The Parc de la Ciutadella is a great place for a picnic lunch. You will be spoiled for choice of delicious treats in the shops nearby. Food is definitely a highlight of a visit to Barcelona!

The Parc de la Ciutadella has parrots flying around in the trees, lots of long palm-tree lined avenues, fountain designed by Josep Fontseré and Antoni Gaudi and partly inspired by the Trevi Fountain in Rome, quirky buildings and sometimes there are outdoor concerts in the square opposite.

For those of you with children there is also a zoo in the parc. At the entrance to the park is the fort-like building, the Castell dels Tres. This was built as a cafe/restaurant for the 1888 Universal Exhibition and now houses the Zoological Museum.

It is quite interesting to see in Barcelona that a lot of the lovely buildings were built either for the 1888 Universal Exhibition or the 1929 International Fair.

More places to visit in Barcelona

The other two main areas of Barcelona to visit, based on its architecture, are Eixample which is home to much of the spectacular Art Nouveau architecture and Montjuic which was the site of the 1929 International Fair.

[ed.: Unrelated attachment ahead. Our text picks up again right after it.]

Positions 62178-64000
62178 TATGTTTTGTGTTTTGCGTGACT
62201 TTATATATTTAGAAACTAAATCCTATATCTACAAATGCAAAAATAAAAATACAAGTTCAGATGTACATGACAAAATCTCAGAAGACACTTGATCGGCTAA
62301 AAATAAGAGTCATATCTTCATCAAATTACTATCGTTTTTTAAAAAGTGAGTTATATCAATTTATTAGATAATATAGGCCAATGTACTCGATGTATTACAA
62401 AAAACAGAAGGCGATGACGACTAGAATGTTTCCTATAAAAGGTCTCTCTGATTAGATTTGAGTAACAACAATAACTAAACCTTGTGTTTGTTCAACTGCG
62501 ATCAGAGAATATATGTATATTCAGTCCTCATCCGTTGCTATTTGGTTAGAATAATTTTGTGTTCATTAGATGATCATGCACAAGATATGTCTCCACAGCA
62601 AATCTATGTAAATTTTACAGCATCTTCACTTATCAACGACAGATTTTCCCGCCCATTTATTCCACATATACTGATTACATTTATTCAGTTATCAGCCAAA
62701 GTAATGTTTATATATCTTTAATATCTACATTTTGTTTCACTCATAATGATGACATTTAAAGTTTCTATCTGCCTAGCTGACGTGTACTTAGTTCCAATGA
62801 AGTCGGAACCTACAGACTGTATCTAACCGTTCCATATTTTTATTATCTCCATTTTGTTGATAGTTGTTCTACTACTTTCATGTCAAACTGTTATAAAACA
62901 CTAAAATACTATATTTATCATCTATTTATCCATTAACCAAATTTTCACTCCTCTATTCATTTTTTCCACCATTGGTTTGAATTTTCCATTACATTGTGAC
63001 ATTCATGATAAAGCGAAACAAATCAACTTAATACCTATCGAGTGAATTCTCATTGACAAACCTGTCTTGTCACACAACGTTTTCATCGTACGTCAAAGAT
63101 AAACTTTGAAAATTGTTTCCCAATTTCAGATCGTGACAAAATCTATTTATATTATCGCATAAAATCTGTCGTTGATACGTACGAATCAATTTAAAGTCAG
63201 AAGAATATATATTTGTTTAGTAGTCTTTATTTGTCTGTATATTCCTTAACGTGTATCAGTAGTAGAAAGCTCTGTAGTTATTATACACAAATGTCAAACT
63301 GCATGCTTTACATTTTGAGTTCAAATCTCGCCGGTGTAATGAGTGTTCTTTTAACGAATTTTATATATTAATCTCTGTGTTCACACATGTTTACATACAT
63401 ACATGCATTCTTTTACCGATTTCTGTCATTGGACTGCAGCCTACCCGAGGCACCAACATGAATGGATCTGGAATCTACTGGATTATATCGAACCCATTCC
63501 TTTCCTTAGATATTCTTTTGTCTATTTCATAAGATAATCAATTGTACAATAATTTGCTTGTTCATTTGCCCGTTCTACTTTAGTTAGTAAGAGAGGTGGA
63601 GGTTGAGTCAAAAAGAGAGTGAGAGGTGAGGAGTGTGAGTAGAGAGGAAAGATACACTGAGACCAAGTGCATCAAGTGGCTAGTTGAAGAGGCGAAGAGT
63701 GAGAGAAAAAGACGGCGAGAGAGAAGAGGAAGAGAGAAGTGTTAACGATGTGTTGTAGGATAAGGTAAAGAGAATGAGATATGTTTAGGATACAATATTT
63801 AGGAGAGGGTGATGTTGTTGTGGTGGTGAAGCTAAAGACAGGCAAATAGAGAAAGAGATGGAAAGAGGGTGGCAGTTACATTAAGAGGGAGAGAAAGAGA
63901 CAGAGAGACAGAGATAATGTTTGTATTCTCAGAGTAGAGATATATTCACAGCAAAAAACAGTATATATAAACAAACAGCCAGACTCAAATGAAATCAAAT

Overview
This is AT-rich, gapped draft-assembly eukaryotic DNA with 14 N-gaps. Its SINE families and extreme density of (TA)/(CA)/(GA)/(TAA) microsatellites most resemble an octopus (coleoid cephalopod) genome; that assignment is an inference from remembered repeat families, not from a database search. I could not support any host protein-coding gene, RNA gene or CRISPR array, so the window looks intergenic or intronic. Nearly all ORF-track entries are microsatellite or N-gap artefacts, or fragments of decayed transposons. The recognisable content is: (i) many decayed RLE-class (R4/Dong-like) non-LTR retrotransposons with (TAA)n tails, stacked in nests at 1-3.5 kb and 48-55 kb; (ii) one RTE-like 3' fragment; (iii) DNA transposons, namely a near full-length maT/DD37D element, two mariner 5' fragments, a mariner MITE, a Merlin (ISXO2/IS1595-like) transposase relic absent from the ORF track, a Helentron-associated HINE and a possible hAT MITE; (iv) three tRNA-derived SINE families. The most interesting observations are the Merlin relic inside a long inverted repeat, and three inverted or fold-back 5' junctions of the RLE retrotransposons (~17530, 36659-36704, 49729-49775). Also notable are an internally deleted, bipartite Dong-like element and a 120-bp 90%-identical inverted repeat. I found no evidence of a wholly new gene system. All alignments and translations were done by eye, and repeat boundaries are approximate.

see: Eixample and the stunning architecture of Antoni Gaudi.

see: Montjuic for great views over the city and the Palau Nacional.

The beautiful Monestir de Montserrat is an easy excursion from Barcelona.

You can find more local travel ideas in the Barcelona guide, and the Catalonia guide.

See also Find Gothic Quarter of Barcelona hotels

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Map of Gothic Quarter of Barcelona and places to visit

 
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Gothic Quarter of Barcelona places to visit

Barcelona

Barcelona

Barcelona is a city with fabulous art museums, Gaudi architecture and lots more. It is one of our favourite cities.

Barcelona guide
Eixample, Barcelona

Eixample, Barcelona

The Eixample district of Barcelona is home to the largest number of Art Nouveau buildings in Spain with many examples by Gaudi.

Eixample, Barcelona guide
Montjuic, Barcelona

Montjuic, Barcelona

From the Montjuic district of Barcelona you can get some great views over the city and also see some great sights.

Montjuic, Barcelona guide
Casa Batllo

Casa Batllo

The Casa Batllo building in Barcelona is one of the iconic works of Anton Gaudi and is open for visits.

Casa Batllo guide
Sagrada Familia

Sagrada Familia

The Sagrada Familia is the pinnacle of the work of Anton Gaudi. It is the iconic symbol of Barcelona.

Sagrada Familia guide
Sitges

Sitges

Sitges is a highlight of the coastal towns south of Barcelona. It has some excellent Modernist architecture.

Sitges guide